The death-bed of a clay, how beautiful!
The West is crimson with retiring day, and the North gleams with its own native light.
The zenith spreads its canopy of sapphire, and the West has a magnificent array of clouds, and as the breeze plays on them they assume the forms of mountains, castled cliffs and hills, and shadowy glens, and groves, and beetling rocks, and some in golden masses float, and others have edges of burning crimson.—Never from the birth of time were scattered o'er the glowing sky more splendid colorings.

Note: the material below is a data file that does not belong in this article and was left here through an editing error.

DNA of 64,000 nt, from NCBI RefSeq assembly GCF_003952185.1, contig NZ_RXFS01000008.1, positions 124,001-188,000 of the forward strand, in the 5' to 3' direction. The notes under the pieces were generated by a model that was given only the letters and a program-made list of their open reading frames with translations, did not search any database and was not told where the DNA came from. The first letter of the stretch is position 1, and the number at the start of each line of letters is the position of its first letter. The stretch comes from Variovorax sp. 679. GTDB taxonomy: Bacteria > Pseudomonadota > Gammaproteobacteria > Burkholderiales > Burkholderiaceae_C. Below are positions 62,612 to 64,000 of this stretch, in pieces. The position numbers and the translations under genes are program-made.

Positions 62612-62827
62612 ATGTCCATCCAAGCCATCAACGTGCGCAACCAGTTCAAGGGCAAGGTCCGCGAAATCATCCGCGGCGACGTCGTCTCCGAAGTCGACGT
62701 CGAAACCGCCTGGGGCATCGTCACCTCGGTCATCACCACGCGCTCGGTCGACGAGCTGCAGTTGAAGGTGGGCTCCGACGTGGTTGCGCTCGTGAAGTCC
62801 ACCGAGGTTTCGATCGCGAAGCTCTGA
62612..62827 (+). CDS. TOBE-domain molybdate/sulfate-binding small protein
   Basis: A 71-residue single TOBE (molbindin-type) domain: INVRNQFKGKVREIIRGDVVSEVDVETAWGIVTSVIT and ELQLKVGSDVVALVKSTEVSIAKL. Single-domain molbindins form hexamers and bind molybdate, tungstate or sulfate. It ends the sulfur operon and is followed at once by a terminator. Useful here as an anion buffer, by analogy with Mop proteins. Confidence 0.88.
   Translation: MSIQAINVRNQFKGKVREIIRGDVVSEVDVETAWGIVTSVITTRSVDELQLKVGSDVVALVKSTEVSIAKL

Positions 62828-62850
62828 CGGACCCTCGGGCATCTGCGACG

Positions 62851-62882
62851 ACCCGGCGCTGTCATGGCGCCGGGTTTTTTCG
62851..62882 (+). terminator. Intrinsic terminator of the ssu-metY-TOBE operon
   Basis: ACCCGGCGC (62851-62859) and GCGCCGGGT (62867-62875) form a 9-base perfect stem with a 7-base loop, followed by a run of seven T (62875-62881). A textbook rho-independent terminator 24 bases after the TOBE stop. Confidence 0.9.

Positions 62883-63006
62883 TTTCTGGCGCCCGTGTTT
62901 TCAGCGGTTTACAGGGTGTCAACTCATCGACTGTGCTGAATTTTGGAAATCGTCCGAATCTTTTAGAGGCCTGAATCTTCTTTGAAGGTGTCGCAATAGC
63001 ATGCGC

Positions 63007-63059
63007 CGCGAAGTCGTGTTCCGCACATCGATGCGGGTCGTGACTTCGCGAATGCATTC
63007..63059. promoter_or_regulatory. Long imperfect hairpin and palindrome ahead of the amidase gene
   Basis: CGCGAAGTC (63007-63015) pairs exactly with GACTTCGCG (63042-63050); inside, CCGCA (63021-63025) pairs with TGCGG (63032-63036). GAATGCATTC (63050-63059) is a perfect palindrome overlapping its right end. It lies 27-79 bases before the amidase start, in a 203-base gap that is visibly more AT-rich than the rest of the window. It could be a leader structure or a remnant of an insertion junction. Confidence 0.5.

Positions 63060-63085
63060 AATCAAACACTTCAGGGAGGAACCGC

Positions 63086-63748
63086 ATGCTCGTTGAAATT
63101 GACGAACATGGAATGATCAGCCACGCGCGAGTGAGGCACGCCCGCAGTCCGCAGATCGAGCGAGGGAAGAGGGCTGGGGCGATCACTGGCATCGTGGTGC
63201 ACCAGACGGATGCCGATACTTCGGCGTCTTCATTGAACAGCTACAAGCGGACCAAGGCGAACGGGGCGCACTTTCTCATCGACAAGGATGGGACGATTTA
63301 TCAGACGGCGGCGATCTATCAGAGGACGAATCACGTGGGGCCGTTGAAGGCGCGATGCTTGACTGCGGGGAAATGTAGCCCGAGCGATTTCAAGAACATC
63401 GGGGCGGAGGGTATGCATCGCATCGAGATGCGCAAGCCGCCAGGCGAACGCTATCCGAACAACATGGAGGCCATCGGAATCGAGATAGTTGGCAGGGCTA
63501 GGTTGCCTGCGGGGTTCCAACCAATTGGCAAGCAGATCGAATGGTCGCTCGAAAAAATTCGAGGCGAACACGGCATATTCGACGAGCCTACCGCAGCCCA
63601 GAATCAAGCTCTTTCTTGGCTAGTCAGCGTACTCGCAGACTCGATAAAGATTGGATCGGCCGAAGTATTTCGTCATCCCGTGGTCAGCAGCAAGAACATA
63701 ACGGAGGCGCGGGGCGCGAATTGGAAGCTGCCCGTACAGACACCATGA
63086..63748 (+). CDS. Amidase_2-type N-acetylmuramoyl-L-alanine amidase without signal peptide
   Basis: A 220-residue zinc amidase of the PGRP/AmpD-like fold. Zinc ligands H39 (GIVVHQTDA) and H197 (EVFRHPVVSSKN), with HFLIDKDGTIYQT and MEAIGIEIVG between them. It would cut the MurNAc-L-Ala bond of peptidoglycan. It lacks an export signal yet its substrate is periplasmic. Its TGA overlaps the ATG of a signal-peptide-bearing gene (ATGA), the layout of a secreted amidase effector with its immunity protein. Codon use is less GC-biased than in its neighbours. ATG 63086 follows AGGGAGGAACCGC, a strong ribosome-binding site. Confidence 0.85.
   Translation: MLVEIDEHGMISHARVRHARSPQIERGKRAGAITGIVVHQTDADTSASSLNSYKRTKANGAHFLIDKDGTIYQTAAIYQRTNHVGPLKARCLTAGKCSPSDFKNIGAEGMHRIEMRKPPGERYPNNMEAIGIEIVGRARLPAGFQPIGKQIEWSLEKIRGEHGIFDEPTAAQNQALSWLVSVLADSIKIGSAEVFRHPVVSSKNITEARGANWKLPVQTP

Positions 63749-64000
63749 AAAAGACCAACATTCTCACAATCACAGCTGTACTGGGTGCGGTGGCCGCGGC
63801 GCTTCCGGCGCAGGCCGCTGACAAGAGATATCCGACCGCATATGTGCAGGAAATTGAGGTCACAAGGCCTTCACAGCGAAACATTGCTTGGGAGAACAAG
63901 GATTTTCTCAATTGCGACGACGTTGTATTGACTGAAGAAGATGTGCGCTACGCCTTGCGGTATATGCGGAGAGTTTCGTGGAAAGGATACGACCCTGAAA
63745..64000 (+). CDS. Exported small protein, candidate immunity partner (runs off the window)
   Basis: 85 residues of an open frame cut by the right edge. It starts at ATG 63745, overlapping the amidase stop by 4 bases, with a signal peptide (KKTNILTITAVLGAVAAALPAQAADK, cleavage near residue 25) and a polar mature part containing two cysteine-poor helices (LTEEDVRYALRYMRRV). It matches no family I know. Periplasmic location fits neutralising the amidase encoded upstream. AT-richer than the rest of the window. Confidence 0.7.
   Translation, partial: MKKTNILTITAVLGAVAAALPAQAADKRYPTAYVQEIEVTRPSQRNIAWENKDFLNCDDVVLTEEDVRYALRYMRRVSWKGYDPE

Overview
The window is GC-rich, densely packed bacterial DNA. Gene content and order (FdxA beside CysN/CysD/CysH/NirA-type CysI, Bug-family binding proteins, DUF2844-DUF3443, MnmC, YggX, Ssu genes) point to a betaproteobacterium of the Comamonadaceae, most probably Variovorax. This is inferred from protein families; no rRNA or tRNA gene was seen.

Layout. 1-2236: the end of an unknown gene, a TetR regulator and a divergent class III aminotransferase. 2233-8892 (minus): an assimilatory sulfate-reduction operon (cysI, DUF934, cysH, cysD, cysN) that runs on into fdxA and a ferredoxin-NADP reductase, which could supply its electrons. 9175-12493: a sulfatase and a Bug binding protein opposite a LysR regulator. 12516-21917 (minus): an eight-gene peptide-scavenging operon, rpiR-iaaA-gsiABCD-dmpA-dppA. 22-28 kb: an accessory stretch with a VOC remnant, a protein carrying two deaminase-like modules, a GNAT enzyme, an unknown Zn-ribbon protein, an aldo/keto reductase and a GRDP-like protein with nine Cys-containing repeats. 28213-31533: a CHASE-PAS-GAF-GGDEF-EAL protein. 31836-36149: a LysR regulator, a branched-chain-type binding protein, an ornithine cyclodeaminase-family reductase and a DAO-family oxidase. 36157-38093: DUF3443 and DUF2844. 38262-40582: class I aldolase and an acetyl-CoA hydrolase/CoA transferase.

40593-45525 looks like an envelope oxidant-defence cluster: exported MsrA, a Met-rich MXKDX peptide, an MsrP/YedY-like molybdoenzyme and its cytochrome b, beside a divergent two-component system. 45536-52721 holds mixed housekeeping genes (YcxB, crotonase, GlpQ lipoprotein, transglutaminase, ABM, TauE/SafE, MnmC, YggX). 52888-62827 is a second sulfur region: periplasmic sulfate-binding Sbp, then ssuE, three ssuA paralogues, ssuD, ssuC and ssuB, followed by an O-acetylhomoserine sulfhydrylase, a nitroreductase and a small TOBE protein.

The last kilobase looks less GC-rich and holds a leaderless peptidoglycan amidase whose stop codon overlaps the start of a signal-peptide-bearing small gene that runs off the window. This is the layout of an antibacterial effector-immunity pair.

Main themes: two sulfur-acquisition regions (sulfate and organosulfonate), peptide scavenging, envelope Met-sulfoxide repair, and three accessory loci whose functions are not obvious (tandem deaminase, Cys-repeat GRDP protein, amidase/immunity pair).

The sun, when he from noon declines, and with abated heat less fiercely shines; seems to grow milder as he goes away.
Sunsets in themselves are generally superior to sunrises; and with the sunset we appreciate images drawn from departed peace, and faded glory.
More joyful eyes look at the setting, than at the rising sun.—Burdens are laid down by the poor, whom the sun consoles more than the rich.—I yearn toward him when he sets, not when he rises.
The weary sun hath made a golden set; and by the light track of his fiery car, gives token of a goodly day tomorrow.
His rays are all gold, and his beauties are best, as painting the skies he sinks down in the West, and foretells a bright rising again.